The Last Five Years at the Masquers
There’s not a word of dialogue in the performance.
There are few props and no costumes, or rather, the costumes are ordinary street clothes. There’s no set, save a large black box which periodically moves in and out of the proscenium. Though it’s a versatile black box, becoming a bench, a dock, a dance floor and a bed. (Photos by Jerry Telfer).
This austere set is relieved by a single gauzy curtain which gives a faint outline of the orchestra (Josh Cohen / Kit Eakle, violin; Patrice Young, cello; Peter Ruszel, bass; Ben Barron, guitar; Pat King / Ted Bignornia, piano).
Is the stage bleak?
No. The spotlights focus our interest on two young people emerging from this womb of darkness into early adulthood, unfolding into larger-than-life beings, soaring into love.
Cathy (Jennifer Ekman) and Jamie (Danny Cozart) move around us, off the stage and into the aisles, until we are intimately entwined in their stories. These two strong voices, mezzo-soprano and baritone, sing the tale of their romance for 90 uninterrupted minutes.
But those minutes won’t be the same for anyone else—this play is about love, but the metaphor says different things to different people.
The director’s notes talk about going through different kinds of partners and finally finding, and holding onto, one’s forever companion.
My view is a tad different.
The Last Five Years took me back to my early experiences of falling in love, back to the first time a creative extrovert fell in love with me—his excitement demanding attention, his tales filling the imagination with his magical stories, his closeness overwhelming my personal space like a large, irrepressible puppy.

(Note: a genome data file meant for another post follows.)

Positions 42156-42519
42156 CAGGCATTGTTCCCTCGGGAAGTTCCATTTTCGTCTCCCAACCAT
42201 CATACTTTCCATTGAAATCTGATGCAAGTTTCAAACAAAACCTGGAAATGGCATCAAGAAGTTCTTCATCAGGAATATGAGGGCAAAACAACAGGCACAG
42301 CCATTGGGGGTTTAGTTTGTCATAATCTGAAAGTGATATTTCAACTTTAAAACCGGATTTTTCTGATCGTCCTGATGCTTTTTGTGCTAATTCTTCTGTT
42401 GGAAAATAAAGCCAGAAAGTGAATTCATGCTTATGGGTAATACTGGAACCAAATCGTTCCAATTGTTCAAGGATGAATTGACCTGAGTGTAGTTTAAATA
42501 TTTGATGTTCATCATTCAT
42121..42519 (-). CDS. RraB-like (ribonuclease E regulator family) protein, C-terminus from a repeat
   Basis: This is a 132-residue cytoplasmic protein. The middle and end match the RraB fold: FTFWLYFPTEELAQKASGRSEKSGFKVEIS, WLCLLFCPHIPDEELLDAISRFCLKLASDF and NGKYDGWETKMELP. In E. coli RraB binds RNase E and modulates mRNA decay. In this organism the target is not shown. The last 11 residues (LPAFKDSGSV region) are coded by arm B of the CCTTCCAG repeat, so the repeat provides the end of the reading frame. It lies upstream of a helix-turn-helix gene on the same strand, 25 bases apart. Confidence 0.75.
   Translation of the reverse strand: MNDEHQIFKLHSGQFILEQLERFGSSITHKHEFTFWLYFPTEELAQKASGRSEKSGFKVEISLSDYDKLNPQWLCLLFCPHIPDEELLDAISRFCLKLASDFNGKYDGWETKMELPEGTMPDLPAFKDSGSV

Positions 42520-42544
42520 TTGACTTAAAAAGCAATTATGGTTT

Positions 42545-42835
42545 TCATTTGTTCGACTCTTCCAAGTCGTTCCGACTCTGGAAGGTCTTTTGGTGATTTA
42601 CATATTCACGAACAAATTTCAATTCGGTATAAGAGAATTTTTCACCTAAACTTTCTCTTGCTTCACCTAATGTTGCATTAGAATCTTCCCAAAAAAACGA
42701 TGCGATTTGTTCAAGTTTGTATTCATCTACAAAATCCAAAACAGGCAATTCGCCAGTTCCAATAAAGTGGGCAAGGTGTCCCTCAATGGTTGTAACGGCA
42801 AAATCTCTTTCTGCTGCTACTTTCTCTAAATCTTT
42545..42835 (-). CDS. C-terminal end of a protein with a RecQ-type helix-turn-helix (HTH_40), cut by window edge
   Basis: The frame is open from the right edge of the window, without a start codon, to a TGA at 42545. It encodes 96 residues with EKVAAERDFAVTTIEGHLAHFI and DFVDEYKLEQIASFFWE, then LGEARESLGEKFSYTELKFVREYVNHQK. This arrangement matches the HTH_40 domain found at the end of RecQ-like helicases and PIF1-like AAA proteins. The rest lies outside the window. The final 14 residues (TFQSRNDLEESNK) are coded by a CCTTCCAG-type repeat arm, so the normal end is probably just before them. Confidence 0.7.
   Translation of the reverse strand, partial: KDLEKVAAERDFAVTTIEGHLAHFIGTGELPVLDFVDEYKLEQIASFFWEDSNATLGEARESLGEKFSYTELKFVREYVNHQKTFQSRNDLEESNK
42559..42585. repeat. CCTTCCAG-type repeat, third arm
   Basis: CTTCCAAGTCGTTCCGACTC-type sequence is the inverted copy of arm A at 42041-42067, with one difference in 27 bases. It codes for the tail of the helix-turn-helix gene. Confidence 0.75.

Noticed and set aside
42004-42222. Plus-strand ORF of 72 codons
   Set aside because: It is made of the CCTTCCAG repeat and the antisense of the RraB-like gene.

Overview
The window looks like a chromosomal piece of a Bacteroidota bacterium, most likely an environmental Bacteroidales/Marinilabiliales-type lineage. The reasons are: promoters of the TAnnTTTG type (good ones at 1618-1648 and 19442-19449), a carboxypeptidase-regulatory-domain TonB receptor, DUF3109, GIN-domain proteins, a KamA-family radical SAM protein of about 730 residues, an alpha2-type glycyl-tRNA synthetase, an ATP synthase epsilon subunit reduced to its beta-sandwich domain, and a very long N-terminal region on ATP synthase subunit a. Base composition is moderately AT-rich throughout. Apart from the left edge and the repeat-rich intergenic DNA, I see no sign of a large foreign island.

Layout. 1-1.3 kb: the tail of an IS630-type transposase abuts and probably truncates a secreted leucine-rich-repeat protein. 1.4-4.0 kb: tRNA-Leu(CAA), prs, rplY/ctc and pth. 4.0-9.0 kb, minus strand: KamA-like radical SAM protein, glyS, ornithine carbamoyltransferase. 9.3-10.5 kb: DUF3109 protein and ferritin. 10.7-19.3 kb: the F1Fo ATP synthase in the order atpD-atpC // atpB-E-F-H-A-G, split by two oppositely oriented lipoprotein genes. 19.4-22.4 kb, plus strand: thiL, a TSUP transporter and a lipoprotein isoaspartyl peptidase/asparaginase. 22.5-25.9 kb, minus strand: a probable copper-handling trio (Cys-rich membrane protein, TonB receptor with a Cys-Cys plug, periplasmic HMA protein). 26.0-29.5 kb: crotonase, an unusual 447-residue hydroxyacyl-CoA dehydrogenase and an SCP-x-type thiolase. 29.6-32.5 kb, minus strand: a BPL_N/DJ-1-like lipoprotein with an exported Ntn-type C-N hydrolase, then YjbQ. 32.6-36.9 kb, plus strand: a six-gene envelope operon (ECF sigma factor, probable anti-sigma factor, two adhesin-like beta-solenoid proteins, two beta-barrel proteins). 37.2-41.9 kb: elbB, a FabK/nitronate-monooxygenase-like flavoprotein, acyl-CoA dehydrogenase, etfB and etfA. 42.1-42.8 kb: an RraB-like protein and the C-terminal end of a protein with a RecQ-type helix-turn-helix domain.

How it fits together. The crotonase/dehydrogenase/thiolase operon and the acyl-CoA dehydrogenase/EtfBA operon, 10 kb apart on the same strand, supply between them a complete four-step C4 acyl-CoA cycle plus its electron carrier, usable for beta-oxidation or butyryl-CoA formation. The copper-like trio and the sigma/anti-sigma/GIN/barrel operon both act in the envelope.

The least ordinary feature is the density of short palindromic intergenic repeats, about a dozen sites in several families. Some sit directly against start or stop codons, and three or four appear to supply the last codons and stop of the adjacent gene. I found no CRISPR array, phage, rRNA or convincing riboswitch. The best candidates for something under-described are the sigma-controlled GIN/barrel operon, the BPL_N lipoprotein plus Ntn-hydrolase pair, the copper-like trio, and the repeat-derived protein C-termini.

In that discovery, it made perfect sense to lose oneself into this new, overwhelming kind of love—as Cathy does—their music fills my consciousness out to the edges of the room.
I found myself trying to resist Jamie’s undeniable charm—a larger-than-life man dominating my view with his huge voice. But that’s me now; back then I would have happily drowned in that voice—there’s something very seductive about selflessness.
This is the story of the author's first marriage. Jamie is a writer and teller of fabulous tales and Cathy is happy to be part of that.
Jamie’s growing popularity and Cathy’s ongoing struggle with her stymied career as an actress give several occasions for good humour.
They are both very attractive. And young. It’s easy to identify with them. But, I wouldn’t want to fall in love now the way I did then—the way they do now—I couldn’t, I know too much.
But everyone has to learn some time.
It’s heart wrenching.
And an experience not to be missed.
The Last Five Years was performed Mar 27 - May 2, 2009, at the Masquers Theatre in Point Richmond, California. This review was also published in This Point In Time (TPIT), Vol. XXVII-5, April 2009, a publication of the Point Richmond History Association.